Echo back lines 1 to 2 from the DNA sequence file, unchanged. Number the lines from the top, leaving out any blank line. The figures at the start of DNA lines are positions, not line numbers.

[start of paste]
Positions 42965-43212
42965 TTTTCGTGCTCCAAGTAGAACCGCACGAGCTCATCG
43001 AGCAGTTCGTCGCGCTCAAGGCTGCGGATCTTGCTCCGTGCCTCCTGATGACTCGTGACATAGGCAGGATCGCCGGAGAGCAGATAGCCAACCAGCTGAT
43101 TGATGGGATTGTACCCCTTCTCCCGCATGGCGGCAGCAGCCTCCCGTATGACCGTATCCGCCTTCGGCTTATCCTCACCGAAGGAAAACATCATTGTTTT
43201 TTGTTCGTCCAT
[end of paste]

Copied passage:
Positions 42965-43212
42965 TTTTCGTGCTCCAAGTAGAACCGCACGAGCTCATCG